Sansa is still on the boat with resident Westeros creep Petyr Baelish. He reveals how the necklace Sansa received had the poison hidden in one of the stones and it was slipped to Joffrey at the reception. Sansa questions why he would kill a Lannister after everything he had received from them and despite all of Littlefinger’s explanations, she doesn’t buy any of them. She surmises that there is something far more concrete waiting for him as he’s too smart to risk so much for little gain. He does, however, reveal their course for the Vale and the Eyrie. That should be fun. Honestly, the bubbling back of the cynical and sharp Sansa here is a welcome development and it should be bloody fantastic. She doesn’t believe a word he says and it is wonderful. He ends with describing how his new friends were more valuable than the Lannisters, and it cuts to Margaery and Olenna in the gardens.
Olenna makes a note of how much she detests the gardens in King’s Landing and it seems she is leaving King’s Landing for Highgarden. (Cue crying, she should be in every episode). She makes it clear that she was a part of the plot to kill Joffrey with Lord Baelish. Margaery tartly notes of how she would have been queen, but Olenna’s wise words are far from over. She notes how she wanted to marry Luthor, to whom her older sister was supposed to be engaged to. “Marrying a Targaryen was all the rage back then” she tartly remarks, noting the Targaryen she herself was supposed to marry. But she didn’t like him and “accidentally” visited Luthor in his bedroom. Unsurprisingly, she married Luthor through her self-proclaimed skills in bed. She was good, but Margaery according to her was even better. If Margaery could control Joffrey to an extent, then Tommen should be even easier. She visits Tommen in the night (boy, the Kingsguard are really about as good at defense as the Meereenese security system, aren’t they?) MacLaren makes brilliant use of light as always and the cinematography here is astounding. Margaery’s face is basking in a glowing golden light as Tommen’s is enshrouded in a darker blue eminence. She makes candid conversation with him, promising to keep her secret visits their “little secret”. She gives Tommen the illusion of sex in the future, but thankfully she just kisses him on the forehead. She’s perfectly friendly yet tantalizing at the same time. Perfect balance walking. Cersei should approve, right? But most importantly, Tommen has a cat named Ser Pounce (which is hands down the best cat name ever), which Joffrey had apparently threatened to skin and cut into Tommen’s stew. How lovely.
Jamie gives Brienne couture with an awesome new armor and Brienne looks badass in it. The camera rolls to Podrick in the episode’s most hilarious shot as he stands right next to Jaime, waiting for Brienne to arrive. Jamie sends the two of them off (#spinoff), giving Brienne his Valyrian steel sword and assigning her to keep her oath to Catelyn to find Sansa safely. Since Pod had refused to testify against Tyrion, Jamie assigns him to be Brienne’s squire (how kind). Brienne names the sword Oathkeeper and rides off with one last look. It’s a heartbreaking scene, but every time Jamie is on screen, last week overshadows a lot of the proceedings. It’s a shame, considering the chemistry between the characters. I don’t love Jamie but I really do hope they address last week in the future. The emotions are there, but are somewhat sullied. Knowing the books anyhow, this departure of Brienne and Podrick is tragic and exciting. Viewers are in for a treat and even more of a shock.
Let’s head to the second major deviation from the books. Craster’s Keep is now in the hands of the mutineers and includes even more rape. Karl Tanner, whose name sounds as if it’s from another world in Westeros-verse, is drinking wine out of the deceased Lord Commander Mormont’s skull. Hygiene is necessary, people. At the same time, Bran notices Ghost and uses his warging ability to try and get Summer to rescue Ghost. Meera makes an observation that Bran is overusing his warging abilities, but can anyone blame the kid for wanting to run and feel the wind at his back? The rescue itself ends greatly, with Summer trapped. Meera notices the rape and the horror on her face needs no dialogue to explain anything. The gang ends up being kidnapped by Tanner’s crew and Hodor gets stabbed through the leg. The internet broke with the furious cries of fans everywhere. Karl slaps Bran and makes him bleed (not cool, Karl) and Jojen begins to have a seizure. Karl keeps Meera from helping him before Bran blurts out who he is, Jon Snow’s half-brother. So Jon and Locke are on their way to Craster’s Keep, where Karl has Bran & Co. in captivity and Sansa and Arya both are headed towards the Eyrie. Double reunion? Something tells me that’s too happy for Thrones. We’ll see next week.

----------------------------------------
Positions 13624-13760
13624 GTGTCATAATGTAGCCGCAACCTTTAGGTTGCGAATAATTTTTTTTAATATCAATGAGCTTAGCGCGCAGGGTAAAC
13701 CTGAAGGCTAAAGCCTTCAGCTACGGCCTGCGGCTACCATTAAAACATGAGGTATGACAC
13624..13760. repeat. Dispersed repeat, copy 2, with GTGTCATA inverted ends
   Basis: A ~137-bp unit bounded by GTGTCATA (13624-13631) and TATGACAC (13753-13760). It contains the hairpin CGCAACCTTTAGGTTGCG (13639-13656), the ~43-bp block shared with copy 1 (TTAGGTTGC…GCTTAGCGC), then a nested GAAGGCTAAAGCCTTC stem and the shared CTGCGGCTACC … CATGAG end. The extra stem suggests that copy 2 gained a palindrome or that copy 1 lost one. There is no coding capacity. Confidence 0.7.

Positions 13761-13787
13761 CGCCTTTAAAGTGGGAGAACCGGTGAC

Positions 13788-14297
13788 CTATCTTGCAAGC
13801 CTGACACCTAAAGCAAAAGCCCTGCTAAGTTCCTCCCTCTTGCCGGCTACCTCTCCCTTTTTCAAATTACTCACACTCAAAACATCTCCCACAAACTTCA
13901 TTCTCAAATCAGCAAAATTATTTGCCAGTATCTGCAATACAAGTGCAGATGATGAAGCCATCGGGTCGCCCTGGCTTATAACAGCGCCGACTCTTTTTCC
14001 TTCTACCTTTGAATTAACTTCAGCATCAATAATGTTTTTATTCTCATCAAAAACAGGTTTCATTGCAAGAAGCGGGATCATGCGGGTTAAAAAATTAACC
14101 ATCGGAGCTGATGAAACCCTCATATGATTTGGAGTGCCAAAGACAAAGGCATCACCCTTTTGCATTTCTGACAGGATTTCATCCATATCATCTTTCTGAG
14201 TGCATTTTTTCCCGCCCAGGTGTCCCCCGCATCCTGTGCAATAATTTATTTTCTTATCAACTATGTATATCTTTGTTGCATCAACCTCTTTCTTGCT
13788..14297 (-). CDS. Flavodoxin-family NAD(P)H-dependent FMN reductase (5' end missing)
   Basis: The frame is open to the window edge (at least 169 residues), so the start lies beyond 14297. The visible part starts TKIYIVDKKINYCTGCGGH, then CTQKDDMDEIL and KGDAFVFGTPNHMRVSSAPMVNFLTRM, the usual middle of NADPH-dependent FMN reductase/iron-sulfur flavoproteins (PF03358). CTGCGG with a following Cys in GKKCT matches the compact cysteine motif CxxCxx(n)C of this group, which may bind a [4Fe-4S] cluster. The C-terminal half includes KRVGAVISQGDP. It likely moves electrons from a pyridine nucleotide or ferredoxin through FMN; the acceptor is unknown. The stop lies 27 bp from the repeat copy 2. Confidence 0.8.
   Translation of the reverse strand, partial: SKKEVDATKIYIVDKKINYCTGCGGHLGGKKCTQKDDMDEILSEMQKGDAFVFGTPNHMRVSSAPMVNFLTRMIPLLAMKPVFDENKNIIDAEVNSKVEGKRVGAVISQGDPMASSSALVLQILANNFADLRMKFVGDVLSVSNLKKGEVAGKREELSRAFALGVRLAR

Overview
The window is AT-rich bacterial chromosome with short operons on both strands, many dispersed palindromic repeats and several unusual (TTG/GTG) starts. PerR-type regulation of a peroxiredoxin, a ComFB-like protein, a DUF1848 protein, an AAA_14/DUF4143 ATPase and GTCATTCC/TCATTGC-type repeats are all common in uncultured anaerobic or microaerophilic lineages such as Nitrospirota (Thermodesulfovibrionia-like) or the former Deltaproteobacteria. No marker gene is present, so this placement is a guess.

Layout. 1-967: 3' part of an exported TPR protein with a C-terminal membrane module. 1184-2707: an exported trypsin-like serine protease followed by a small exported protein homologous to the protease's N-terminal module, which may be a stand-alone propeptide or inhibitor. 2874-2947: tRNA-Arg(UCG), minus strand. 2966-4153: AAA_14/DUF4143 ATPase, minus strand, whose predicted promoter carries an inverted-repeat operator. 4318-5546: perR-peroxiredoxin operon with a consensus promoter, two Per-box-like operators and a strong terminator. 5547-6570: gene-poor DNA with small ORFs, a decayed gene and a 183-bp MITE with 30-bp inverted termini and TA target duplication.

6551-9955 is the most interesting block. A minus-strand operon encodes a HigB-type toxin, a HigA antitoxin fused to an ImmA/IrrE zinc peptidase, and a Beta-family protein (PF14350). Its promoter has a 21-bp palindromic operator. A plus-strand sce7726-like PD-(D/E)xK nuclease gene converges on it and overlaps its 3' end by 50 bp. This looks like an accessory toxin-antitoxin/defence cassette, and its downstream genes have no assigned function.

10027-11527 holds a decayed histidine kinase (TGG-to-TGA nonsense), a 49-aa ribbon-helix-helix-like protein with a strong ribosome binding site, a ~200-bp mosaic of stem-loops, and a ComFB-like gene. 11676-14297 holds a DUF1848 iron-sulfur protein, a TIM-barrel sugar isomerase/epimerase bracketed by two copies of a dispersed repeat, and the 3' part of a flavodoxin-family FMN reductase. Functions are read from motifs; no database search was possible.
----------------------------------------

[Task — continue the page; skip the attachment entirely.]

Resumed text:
Now for the most exciting scene (the best was Margaery and Tommen in my opinion). Craster had one last son who was born and Karl orders his henchman Rast to drop it off in the cold. Rast does so and then a White Walker comes to grab the crying baby (the cries are what attract Bran’s attention to the captive Ghost in the first place). He takes him to The Lands of Always Winter, a forbidding landscape that is permanently frozen. It’s frigid, an Aurora Borealist-like phenomenon lighting the pitch black sky. Jagged, towering mountains are piercing the sky every which way and the White Walker leads the baby to an icy Stonehenge. He places him in the middle on top of a circular platform and a horned, Darth Maul-like White Walker comes, picking up the baby and touching its cheek with a dark nail. The baby’s eyes immediately begin to turn into an icy blue and his skin greys. The entire sequence is shot from the baby’s point of view (again, great work from MacLaren here) and it heightens the unpredictable nature of the events unfolding. The audience is just as in the dark as the child. This is without a doubt the most spoilerific moment from the show in regards to something that has not happened in the books and it is incredibly fascinating. This is the farthest north we’ve ever been and this look into the White Walkers was unprecedented and it might be something from as far back as The Winds of Winter or A Dream of Spring. I for one cannot wait to see how this unfolds.
Written By: Bryan Cogman
Director: Michelle MacLaren